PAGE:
The old saying goes, “the devil’s in the details,” but for luxury products, often it’s the difference that’s in the details—and this is definitely true for Hylas’ newest cruiser, the 63-foot, cutter-rigged model inserted between the Hylas 56 and the 70 flagship. It’s the smart details that make the boat cruise-ready out of the box, but at the same time, this semi-custom build can be personalized so it feels like a one-off design. Additionally, Hylas includes a lot of out-of-sight equipment that you might not think about at the boat show but that will definitely add to the safety and cruise-ability of this vessel over the long term.
The attention to detail starts with Hylas’ construction methods. The hull layup is solid FRP with alternating layers of Twaron, a fiber that is 2.5 times stronger than steel. The laminate is vacuum-bagged and there are two coats of epoxy below the waterline to help prevent osmotic blistering. There are two watertight bulkheads, one forward behind the anchor and sail lockers and another aft across the port and starboard lazarettes and dinghy garage, where there’s also room for SCUBA tanks and a compressor.
The nearly plumb bow means that LWL is just five feet short of LOA and the boat will likely be fast. A solid lead keel with bulb draws just 7’ 4” which is reasonable for a boat of this length, and the Selden aluminum, three-spreader rig carries an in-mast mainsail. The standard sail configuration is a 135% genoa with a staysail. All sails are on electric furlers and the backstay and vang are hydraulic. Deck features I usually look for include large and numerous cleats (there are 12 here) and tall lifelines (the 1.25” stainless stanchions are 32” high). Also, two 90-pound anchors are standard, with the owner specifying the type.
Like all center cockpit designs, the Hylas 63 provides a nice aft deck. Unlike others however, she offers both a working and a lounging cockpit. The rear cockpit has twin helms, a feature seldom seen outside of aft cockpit boats. The forward cockpit allows for full length lounging down both sides with a centerline table in between, and provides a bit of separation between the control center and the recreational space. The walkthrough between the wheels to the aft deck makes it easy to get from the companionway all the way back to the three-stepped transom.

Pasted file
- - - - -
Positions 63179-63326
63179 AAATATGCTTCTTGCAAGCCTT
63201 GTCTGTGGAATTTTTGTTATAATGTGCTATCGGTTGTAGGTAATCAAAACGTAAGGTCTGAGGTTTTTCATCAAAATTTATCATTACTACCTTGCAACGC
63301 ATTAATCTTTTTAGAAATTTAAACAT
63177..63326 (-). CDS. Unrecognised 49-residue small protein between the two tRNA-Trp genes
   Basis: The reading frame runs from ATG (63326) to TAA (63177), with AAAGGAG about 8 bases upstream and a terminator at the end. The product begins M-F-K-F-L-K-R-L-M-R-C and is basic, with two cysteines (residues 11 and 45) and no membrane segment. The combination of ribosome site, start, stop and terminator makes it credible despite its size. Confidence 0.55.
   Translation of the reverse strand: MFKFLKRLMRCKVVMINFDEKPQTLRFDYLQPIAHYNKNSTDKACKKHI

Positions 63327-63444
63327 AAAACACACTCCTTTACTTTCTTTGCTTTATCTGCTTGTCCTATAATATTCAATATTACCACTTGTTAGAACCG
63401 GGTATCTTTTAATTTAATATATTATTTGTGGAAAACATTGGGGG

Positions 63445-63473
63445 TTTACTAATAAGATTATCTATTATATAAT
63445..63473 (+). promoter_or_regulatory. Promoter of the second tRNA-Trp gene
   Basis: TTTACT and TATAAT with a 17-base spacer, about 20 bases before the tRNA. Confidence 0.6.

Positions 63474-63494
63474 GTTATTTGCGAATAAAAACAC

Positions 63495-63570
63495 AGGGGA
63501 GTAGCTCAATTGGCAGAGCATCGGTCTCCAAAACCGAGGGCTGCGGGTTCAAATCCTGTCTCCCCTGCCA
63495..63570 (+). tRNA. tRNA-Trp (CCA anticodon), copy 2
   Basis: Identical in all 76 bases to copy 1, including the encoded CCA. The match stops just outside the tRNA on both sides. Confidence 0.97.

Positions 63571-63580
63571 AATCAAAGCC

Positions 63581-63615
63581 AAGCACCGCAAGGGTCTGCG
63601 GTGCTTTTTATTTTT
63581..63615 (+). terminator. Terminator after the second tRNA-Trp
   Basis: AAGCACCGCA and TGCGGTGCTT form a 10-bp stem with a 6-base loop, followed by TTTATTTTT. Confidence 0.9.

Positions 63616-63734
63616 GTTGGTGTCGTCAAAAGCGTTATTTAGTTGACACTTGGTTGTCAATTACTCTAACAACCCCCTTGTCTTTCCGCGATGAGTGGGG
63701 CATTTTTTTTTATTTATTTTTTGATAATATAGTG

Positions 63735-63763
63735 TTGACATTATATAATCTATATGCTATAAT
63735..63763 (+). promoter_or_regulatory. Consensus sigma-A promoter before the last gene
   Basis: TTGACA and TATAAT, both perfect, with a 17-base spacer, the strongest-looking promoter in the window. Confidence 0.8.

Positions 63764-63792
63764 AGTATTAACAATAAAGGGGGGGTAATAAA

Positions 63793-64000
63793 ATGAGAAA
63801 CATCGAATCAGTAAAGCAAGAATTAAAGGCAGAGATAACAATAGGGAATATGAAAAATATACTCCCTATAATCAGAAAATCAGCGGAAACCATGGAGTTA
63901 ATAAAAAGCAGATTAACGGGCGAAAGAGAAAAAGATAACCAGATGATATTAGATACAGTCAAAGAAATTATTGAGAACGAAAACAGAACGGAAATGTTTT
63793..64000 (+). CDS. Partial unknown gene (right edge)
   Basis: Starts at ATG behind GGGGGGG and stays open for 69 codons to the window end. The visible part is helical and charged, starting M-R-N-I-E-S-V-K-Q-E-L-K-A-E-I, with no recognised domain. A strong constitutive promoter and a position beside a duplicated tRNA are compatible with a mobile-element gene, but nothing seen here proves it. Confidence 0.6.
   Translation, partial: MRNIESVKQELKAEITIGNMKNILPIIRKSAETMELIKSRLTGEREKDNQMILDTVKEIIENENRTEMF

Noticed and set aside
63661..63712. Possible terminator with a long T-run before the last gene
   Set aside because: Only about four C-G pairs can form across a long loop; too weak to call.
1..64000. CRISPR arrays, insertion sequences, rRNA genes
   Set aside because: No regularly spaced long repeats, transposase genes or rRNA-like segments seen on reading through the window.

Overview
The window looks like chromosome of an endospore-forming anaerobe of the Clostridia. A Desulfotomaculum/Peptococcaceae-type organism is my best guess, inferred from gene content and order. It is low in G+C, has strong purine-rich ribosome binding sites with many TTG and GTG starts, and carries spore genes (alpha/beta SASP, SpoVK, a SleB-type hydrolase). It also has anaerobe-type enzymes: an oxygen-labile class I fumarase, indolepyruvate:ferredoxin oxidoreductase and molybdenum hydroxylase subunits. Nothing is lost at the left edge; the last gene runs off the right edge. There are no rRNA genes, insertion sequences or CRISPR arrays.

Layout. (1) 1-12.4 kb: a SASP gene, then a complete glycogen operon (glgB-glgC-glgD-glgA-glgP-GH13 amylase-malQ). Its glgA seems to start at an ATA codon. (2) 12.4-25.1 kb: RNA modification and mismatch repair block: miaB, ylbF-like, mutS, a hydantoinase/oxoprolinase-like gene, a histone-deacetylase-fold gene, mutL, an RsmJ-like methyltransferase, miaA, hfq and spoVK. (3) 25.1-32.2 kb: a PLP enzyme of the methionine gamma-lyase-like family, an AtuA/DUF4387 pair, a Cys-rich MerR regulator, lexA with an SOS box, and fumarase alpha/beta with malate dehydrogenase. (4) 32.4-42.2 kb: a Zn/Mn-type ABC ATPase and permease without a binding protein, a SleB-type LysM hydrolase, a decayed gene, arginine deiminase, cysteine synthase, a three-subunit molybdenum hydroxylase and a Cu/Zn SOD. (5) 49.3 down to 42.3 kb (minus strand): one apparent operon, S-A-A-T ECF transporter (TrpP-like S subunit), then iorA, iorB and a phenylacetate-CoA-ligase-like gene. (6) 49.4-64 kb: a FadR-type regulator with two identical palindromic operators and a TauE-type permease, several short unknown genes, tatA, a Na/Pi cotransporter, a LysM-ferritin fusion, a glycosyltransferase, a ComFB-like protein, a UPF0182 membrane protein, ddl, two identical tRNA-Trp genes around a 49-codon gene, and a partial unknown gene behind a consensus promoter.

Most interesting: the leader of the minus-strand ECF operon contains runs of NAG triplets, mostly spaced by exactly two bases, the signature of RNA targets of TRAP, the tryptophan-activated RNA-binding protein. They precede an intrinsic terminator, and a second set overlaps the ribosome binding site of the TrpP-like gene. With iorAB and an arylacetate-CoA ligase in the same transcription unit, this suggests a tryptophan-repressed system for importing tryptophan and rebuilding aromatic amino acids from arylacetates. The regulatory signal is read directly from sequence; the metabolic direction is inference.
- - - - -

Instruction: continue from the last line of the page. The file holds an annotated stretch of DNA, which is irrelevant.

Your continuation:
Hylas also pays much attention to the mechanical and electrical systems, and here too, carefully considered details add peace-of-mind. The 63 is a 24V vessel with a 1,000 AH house bank of AGM batteries that power everything inside as well as the winches and windlass outside. Separate batteries are included for engine and generator starts. Auxiliary propulsion comes via the 220 hp Yanmar and extras include dual Racor fuel filters, two-inch Soundown insulation foam in the engine room, and a built-in oil exchange pump for the engine, generator and transmission. Other standard features include a 12 kW Northern Lights genset and a Sidepower bowthruster.
The Hylas 63 features a four-cabin and four-head layout. In 63 feet you certainly have the room to spread out, and the boat will work well for a large family with an owner/operator or a couple with occasional guests and professional crew. The master stateroom is aft with a centerline berth and a port-side head with stall shower. The VIP stateroom with its own head and shower is in the bow. Additional cabins include a Pullman berth to port and an over/under cabin with a small head aft. It strikes me that this last cabin could be made into a workroom or office, and the head could be used as a wet locker.
The galley is expansive, with acres of counter-top space, two-drawer refrigeration with a separate top and side-loading freezer, a three burner LPG stove and oven combination, and twin sinks. There is simply nothing missing here, even for the most demanding chef.
The interior finish is teak with a choice of teak or bamboo sole, with or without inlays. Corian counters come in two colors and there’s a choice of flush European-style or louvered cabinetry. The styling is minimal, but not stark like some of the more extreme Euro-chic design of today’s production boats.
|Fuel capacity||650 gal.|
|Water capacity||384 gal.|
Company co-founder, Dick Jachney, feels that the 63 was a necessary model to flesh out the Hylas line. “The 70 is just too big for some of our owners and it’s a big step down to the 56,” he says. “We tried the 68, then moved up to the 70, and now we have something in between.”
All this talk of equipment and systems makes it sound like details are only the tangible and visible items, but in the end, service is a large part of the experience of owning a premium vessel. Hylas has forged a relationship with their owners based on top-notch service. They will work with you throughout the build process. and will even help you sell your vessel when you’re done cruising or want to move up or down to another boat. Now, that’s a detail that makes a difference.
Other Choices: Sailors interested in the Hylas 63 will probably also want to look at the Oyster 625. A slightly smaller, less expensive cruiser of interest might be the Beneteau Oceanis 55.
See Hylas listings.
For more information, visit Hylas Yachts.